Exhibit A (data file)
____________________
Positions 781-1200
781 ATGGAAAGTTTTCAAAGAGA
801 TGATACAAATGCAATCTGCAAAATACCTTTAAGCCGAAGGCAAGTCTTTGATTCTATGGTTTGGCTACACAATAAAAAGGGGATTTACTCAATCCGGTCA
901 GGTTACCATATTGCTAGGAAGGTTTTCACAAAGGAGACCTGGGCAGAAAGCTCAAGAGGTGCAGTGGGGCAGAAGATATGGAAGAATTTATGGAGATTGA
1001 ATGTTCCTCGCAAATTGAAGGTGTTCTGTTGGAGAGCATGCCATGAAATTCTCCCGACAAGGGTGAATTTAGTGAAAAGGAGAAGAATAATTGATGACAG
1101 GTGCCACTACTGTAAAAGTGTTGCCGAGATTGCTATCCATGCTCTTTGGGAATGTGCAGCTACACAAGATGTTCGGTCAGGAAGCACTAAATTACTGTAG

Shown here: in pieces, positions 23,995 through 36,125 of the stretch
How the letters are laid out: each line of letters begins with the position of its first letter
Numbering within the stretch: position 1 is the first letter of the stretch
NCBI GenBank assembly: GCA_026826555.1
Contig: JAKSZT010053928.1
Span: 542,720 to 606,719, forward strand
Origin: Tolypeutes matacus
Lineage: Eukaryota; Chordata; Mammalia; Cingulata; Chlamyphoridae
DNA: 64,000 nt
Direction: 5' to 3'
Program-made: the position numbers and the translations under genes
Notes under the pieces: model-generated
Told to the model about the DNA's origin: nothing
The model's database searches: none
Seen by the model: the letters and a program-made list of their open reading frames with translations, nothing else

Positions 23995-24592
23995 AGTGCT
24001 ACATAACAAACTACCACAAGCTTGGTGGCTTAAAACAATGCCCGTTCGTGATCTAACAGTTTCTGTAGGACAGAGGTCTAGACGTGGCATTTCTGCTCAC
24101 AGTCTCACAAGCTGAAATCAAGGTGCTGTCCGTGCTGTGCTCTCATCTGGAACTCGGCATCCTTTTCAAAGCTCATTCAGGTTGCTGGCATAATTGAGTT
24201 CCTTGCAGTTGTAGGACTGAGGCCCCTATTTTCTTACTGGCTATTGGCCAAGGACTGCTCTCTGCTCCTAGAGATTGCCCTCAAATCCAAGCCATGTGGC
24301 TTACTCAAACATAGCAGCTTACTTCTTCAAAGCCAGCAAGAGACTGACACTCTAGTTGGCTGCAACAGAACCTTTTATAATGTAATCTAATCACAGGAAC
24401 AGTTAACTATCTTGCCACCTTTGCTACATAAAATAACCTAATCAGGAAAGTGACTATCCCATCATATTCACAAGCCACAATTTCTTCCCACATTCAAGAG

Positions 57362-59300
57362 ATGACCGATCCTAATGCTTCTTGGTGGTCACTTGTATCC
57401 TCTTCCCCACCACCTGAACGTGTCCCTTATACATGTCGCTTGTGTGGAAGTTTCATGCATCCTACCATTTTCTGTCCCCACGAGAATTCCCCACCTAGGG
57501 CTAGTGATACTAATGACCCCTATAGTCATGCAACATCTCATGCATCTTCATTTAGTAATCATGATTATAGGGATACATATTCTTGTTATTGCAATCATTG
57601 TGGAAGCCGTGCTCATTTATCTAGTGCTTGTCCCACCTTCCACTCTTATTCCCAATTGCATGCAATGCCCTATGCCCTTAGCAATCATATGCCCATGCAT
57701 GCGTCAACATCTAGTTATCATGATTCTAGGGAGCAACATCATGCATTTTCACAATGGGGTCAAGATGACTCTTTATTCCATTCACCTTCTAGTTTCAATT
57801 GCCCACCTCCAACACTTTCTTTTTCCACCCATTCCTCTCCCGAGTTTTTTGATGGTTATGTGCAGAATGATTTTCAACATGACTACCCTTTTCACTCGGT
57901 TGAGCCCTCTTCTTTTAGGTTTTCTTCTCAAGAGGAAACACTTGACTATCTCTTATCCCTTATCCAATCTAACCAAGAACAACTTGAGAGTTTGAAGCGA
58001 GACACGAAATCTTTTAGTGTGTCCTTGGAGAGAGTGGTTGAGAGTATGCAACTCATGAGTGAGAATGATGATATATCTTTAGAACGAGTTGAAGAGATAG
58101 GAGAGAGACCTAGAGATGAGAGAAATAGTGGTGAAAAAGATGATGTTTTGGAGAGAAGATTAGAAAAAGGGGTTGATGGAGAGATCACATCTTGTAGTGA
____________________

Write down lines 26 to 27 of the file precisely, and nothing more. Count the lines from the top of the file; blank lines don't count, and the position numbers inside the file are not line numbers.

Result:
24201 CCTTGCAGTTGTAGGACTGAGGCCCCTATTTTCTTACTGGCTATTGGCCAAGGACTGCTCTCTGCTCCTAGAGATTGCCCTCAAATCCAAGCCATGTGGC
24301 TTACTCAAACATAGCAGCTTACTTCTTCAAAGCCAGCAAGAGACTGACACTCTAGTTGGCTGCAACAGAACCTTTTATAATGTAATCTAATCACAGGAAC